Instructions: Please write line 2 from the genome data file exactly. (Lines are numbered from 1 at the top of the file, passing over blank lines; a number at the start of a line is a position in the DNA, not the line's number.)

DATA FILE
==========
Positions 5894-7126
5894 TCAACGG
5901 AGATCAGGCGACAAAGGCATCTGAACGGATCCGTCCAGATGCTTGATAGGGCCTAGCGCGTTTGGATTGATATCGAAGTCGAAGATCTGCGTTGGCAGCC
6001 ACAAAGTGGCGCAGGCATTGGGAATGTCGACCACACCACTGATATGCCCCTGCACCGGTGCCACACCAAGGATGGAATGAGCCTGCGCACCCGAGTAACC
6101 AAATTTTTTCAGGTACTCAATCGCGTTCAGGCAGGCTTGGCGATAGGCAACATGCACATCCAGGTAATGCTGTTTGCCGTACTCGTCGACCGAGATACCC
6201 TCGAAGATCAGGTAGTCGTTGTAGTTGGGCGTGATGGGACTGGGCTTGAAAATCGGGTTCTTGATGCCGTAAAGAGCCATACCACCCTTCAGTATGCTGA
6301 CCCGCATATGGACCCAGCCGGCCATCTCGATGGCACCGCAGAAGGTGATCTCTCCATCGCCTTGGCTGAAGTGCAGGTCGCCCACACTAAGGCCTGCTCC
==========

5894 TCAACGG